Just what Citigroup doesn't need--more questions about its capital
09/09/2010 10:30 am EST
Exactly how well capitalized is Citigroup (C)?
That's a question that the Financial Times raised on September 7. The answer, the paper reported, depends on not so much on who’s counting the beans, but on who’s deciding what beans count.
At issue is something called deferred tax assets. A deferred tax asset basically is a loss in the past that can be used in the future to offset taxes. And Citigroup, after pretax losses of more than $60 billion in 2008 and 2009, has a lot of deferred tax assets on its books. About $50 billion of them.
Current accounting rules say a bank can count its deferred tax assets as capital (Hey, don’t ask me how losses can be capital, but that’s what the rules say)—if the bank is confident that will earn $99 billion in taxable income in the next two decades.
And that’s the issue.
Citigroup says, No sweat. The bank points out that it had annual pre-tax profits of $20 annually from 2002-2006.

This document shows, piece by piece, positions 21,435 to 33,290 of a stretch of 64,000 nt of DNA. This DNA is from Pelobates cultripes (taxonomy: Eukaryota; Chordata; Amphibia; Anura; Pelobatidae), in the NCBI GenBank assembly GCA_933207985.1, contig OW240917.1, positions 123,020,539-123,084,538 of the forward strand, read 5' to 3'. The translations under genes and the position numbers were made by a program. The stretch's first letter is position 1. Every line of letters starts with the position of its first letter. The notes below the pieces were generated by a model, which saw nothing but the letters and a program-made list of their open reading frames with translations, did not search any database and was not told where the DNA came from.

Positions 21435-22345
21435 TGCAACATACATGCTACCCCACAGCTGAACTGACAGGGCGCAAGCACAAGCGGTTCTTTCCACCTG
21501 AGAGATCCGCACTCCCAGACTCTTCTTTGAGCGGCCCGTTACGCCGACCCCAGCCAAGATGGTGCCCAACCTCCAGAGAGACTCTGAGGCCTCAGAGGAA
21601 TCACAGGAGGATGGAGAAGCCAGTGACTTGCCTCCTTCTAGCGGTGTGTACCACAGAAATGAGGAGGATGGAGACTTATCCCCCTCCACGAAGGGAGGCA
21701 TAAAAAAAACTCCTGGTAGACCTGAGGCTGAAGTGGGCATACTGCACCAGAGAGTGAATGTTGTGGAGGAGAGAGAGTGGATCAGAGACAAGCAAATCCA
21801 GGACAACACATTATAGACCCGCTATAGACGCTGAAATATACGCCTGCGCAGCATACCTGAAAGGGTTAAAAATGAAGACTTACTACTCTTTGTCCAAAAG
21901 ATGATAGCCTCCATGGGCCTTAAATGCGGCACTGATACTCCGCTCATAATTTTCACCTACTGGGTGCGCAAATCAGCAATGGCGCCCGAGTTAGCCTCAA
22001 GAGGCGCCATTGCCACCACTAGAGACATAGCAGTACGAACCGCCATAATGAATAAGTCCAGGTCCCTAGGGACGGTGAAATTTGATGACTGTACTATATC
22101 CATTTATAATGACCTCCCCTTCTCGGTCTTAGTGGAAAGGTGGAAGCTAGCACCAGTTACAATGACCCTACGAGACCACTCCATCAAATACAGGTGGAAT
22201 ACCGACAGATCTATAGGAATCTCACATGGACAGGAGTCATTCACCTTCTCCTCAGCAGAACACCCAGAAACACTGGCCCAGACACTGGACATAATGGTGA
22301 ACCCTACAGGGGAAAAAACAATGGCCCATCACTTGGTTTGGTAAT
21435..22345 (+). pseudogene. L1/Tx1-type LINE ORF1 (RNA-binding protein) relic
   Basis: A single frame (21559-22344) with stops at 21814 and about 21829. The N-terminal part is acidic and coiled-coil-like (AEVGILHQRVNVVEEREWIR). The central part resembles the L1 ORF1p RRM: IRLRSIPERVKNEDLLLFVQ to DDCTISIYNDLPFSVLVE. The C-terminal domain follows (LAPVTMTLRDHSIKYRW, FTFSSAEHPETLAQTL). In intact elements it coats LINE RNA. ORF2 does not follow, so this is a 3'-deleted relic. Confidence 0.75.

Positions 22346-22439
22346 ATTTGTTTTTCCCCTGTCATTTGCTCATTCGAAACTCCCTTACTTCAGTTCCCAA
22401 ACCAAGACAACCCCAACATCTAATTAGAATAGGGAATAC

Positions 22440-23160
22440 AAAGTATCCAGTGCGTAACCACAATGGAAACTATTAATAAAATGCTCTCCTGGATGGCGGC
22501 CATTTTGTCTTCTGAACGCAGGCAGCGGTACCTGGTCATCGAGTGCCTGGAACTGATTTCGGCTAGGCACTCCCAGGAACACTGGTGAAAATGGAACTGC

Some accountants, Wall Street analysts, and even the Securities & Exchange Commission (SEC) aren’t so sure. They say projections are fine and dandy but that Citigroup ought to be creating reserves against the possibility that, in the current global financial uncertainty, the bank won’t record the necessary level of profits. The SEC asked the bank to explain its treatment of deferred tax assets last year. And, as is SEC policy, the agency isn’t talking about whether it still has questions or is satisfied.
The question comes at a very awkward time for Citigroup.The biggest U.S. banks are finally seeing their need to add new reserves to capital against bad loans decline. If bad loans decline enough, banks will go from having to take money out of earnings to put into reserves to taking money out of reserves and adding it to earnings. The switch will have a dramatic effect on bank profits and losses and that effect is being felt right now and should accelerate in the rest of 2010.
Any autumn rally in bank stocks will be based at least partly on this shift in reserves.
I think you can count on that shift adding to assets at big banks such as JPMorgan Chase (JPM) and Bank of America (BAC).
At Citigroup you can probably count on that shift—but it’s not quite as certain as with other big banks. And that makes Citigroup just a little bit more of a gamble.